Scared Brave

September 18, 2008
By
Every American probably remembers exactly what they were doing on the morning of September 11, 2001. It was a tragic day in American history that will forever live in infamy. No person should forget that day, but for many, time heals all wounds so we eventually can go days, or weeks, or even a year without that day crossing our mind.

Nine-eleven didn’t really affect me as much as a fourth grader, but for my older brother Stephan, it was a different story. It was the fall of his senior year, and he was deciding which college to attend. That year, he was Senior Class President, ran track and cross country, was a State Medalist in swimming, played football, and was involved in numerous other clubs. When he graduated, he was at the top of his class, and was clearly ready for any college. Stephan enjoyed doing things that everyone else was scared to do, and loved being different; he defined individuality. So while many of his peers went on to college, he chose to go into Recon for the Marine Corps.

I never hated my brother for joining the military or for following his new dream, but I made myself that day he left for Iraq. I made myself dislike the government, Al Qaeda, and Iraq so much that I wouldn’t be able to miss him. I made it so that September 11 never happened, and my brother was simply away at college. I had become a coward because I was too afraid of facing a life without my brother in it.
When he returned home from Iraq, I was thrilled that my best friend had come back from war alive and in one piece. Then he began showing me the videos he and his buddies had taken. I watched graphic clips where insurgents and his buddies would die. It was the most gruesome thing I would ever witness in my life. It disgusted me that my brother had taken murderous home videos, and then found it necessary to show me. I began to question if my brother was the hero that everyone thought he was. But then I learned the lesson he was trying to teach me. I was the luckiest girl alive; my brother had survived a war that thousands had not. My family was still together, and he was not only protecting me, but every other family in America. My brother and all the other soldiers asked to be sent to fight for our country and our freedoms. My brother’s videos taught me a lesson about courage, bravery, and sacrifices that I will never forget.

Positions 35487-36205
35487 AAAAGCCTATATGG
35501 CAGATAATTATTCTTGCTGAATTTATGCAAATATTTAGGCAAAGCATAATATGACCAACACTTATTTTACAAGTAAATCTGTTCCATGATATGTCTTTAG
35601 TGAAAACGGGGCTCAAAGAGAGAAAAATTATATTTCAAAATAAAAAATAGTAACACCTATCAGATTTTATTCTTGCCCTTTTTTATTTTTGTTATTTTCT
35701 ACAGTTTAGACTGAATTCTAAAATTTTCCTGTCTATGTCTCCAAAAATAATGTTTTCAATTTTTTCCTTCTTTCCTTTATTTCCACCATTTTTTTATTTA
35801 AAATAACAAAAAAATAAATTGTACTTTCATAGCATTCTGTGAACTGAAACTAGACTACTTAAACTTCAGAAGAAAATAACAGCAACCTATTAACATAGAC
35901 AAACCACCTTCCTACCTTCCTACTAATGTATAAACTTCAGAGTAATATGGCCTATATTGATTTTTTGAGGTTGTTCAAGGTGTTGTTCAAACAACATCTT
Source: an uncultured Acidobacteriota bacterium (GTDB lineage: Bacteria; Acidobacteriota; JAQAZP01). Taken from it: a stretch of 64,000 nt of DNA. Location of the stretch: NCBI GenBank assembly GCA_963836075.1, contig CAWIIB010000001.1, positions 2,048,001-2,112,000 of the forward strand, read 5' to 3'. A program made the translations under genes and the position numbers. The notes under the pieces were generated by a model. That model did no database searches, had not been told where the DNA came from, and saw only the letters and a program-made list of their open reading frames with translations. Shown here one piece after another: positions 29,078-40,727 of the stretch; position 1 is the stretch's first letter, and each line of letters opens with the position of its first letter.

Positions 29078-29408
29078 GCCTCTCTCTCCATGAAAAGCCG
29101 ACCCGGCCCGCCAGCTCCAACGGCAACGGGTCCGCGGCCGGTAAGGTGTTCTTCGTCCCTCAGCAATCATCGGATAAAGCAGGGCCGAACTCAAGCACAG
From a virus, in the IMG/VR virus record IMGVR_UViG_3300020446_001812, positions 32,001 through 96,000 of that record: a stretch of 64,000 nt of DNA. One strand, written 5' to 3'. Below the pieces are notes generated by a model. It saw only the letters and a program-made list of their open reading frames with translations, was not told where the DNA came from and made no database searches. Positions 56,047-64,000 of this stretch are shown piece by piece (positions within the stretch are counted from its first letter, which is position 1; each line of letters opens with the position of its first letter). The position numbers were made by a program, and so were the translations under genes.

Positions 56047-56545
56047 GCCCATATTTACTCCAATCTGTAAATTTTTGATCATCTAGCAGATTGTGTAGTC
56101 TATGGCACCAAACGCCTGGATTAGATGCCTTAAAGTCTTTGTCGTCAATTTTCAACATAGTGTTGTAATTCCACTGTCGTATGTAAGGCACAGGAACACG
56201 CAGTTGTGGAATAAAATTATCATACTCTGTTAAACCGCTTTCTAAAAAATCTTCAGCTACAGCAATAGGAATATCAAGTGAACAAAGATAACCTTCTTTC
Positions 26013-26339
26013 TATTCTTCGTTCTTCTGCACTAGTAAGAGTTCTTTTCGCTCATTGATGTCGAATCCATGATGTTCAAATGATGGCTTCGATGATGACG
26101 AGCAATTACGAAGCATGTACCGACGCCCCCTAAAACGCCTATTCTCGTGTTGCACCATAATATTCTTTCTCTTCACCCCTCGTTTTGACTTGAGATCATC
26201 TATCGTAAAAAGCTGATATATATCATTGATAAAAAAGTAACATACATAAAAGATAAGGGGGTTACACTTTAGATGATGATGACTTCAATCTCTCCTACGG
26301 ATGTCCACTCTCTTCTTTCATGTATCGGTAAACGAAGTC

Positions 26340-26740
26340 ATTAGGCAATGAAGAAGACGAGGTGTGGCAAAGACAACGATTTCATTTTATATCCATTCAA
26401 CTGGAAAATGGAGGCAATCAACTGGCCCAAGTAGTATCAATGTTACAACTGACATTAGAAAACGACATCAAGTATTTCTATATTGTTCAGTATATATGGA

When my brother returned to Iraq for his second tour, I wasn’t only terrified of my brother’s future, but mine as well. For the first few weeks I thought about him daily. I always wondered if he was one of the soldiers that had died. I began thinking about his videos and realized that I didn’t want to be the coward I was the first year he was overseas. There was no way I was going to forget my brother’s life so I could live easier. I was going to be a strong, brave sister of a Marine, regardless of what it took.
I’d like to believe that I have become that today, even though my brother is no longer in Iraq. Stephan showed me those videos not to terrify me, but to make me braver and stronger. He wanted to show me that even through a dark time in history, his sister needed to see the light. He wanted me to believe that he would survive when most of his buddies would not. He made me courageous, because no one else was, because I had to be.
When I think about September 11, I remember my brother, his buddies, and every soldier still in Iraq--alive, dead, or missing. Those men, along with their families, know the true meaning of sacrifice. The thoughts of the videos then come to my mind, and I remember the true meaning of bravery. It isn’t the ability to be willing to die fearlessly, but also to the ability to face tomorrow without someone you love. Only then do I process the meaning for the war and thoughts of the Twin Towers, the planes, and my little fourth grade class room surround me.





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